I'd like to learn how to use an abacus so needed one to practise on.
After searching around for discarded boxes, I found several Mooncake and
old Paint Brush boxes that would make a colourful looking abacus.
This would be a great project for primary-aged children I think to
pique an interest in mathematics by learning in a playful way,
improve their visual memory logical thinking and speed up calculations.
For myself, math used to be a mundane event but since learning abacus, I love it!
One of the most helpful softwares I've come across is AbacusMaster -
which is really helpful for visual learners. It includes a digital abacus to practice
on and you can gain a sound knowledge of the lovely abacus method in
no time at all.
A useful step-by-step book with clear pictures and simple
explanations I'd recommend reading online book by Takashi Kojima, Kamie Markarian
and MathSecret (more info step 7) are interesting for children to pick up abacus quickly.
However if you need to pick up on your calculating speed fast, I recommend reading
Speed Math For Kids: The Fast, Fun Way to Do Calculations by Bill Handley. Read
Speed Math: Secret Skills for Lightning Calculation here
Who needs a calculator when the abacus method is in your memory?
Here's how to make one in few minutes and costing next to nothing!
Step 1: Collect Things to Use
You will need:
Thin wire or strong string such as nylon
Empty cardboard box
Beads (or macaroni would work!)
Nail polish / waterproof paint
Step 2: Making the Abacus A
Cut a horizontal piece of cardboard for dividing the "heavenly" and "earthly" beads from each other.
Use strong glue to secure one third of the way in the box.
Cut 13 -21 wires depending on your needs or the size of the box you have.
Collect four beads for each of the "earthly" beads and two beads for the
"heavenly" beads - these are above the central wall.
NB. Some children find it difficult to grasp how one (heavenly)
bead can equal five when they can only see one bead sitting there.
It might help to string a larger bead for the whole upper deck so they
more likely to remember that the bigger bead must be worth a bigger number.
Step 3: Making the Abacus B
Mark your box horizontally at equal distances with a ruler.
To work out the distances between the beads first count the
number of units you wish to place horizontally across the width of the box.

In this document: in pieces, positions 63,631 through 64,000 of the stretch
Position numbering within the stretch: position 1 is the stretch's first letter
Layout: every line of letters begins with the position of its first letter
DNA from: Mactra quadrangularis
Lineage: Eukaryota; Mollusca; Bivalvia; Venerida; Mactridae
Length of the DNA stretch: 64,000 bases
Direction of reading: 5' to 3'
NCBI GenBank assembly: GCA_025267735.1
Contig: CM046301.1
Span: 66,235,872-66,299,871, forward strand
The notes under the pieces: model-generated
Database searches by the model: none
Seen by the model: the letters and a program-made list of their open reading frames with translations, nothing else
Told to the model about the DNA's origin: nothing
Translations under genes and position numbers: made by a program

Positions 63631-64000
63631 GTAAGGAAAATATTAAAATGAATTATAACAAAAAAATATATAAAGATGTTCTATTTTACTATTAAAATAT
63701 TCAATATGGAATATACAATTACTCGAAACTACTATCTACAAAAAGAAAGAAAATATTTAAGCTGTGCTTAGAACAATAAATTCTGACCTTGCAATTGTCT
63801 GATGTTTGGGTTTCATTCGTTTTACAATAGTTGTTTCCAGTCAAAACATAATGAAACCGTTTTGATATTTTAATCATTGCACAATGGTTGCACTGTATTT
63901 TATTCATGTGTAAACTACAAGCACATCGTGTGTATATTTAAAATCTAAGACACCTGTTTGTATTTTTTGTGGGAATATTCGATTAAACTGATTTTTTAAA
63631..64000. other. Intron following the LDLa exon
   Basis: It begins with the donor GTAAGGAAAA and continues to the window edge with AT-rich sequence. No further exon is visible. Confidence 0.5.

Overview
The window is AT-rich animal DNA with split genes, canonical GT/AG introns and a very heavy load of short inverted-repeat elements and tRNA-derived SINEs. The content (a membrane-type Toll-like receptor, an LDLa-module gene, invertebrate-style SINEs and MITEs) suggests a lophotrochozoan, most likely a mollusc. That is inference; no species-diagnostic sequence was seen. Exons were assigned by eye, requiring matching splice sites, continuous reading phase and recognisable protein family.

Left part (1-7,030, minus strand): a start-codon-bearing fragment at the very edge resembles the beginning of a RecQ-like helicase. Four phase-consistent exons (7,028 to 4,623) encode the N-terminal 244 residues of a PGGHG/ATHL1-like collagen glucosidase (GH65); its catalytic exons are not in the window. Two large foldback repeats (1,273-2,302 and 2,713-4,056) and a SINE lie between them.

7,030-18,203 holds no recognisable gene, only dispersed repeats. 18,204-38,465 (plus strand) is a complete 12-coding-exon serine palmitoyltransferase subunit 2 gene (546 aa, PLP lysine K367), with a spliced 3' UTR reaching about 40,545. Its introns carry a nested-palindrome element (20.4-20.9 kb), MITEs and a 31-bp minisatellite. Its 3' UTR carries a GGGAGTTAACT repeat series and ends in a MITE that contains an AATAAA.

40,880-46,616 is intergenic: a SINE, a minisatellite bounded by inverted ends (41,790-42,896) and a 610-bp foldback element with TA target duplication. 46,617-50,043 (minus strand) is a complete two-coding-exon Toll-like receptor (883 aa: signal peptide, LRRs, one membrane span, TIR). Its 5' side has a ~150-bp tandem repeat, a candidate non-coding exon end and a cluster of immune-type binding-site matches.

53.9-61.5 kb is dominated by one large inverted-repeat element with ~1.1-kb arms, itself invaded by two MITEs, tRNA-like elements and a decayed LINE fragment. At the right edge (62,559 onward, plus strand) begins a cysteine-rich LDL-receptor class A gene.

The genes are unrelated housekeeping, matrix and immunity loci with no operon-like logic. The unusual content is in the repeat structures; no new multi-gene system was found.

Next measure the width of the box across.
Divide this by the number of wires you chose.
Poke a hole at each marked spot.
Also poke holes after marking the central wall.
Using the narrow-nosed pliers loop one end of each wire in a spiral loop.
Insert through each hole at the bottom of the box.
Step 4: Making the Abacus C
Push the wire through the bottom hole.
Slot in four "earthly" beads.
Push through central wall.
Slot on two "heavenly" beads.
Push through end hole of box. Twist a loop to secure.
Step 5: Ready to Use
I decided to paint the plain wooden-coloured beads with contrasting,
bright colours for differentiating each column.
I used nail polish to colour the beads. The contrasting colours really helps me to keep
each unit more clearly in mind.
Step 6: Updates & Other Types of Abaci
After learning more about abaci, I discovered that I actually needed more
units to complete other types of mathematical sums.
So I rearranged my abacus and added two extra walls and 24 more
wires for units to calculate with.
The colourful jewels really brighten my day.
Next I'm trying out mini abaci using flat "Smartie" like beads and wooden frames to carry around easily.
I think I might use a satay stick to work out the sums on them.
Step 7: Using the Abacus (Useful Videos)
I'd aim for accuracy rather than speed - and enjoy the process!
Useful online books includeIntroduction to Abacuswith worksheets by Kimie Markarian for teaching children and a colourful free sample 77-page illustrated workbook by MathSecret for children can be found here.
Another useful set of teaching aids from Wales Ireland can be found here
Teachers will find the black and white worksheets useful with great pictures for children beginning on the abacus here
The Japanese Soroban by Takashi Kajima has a clear explanation to understand the complementary formulas (or 'big friends' and 'little friends' formulas),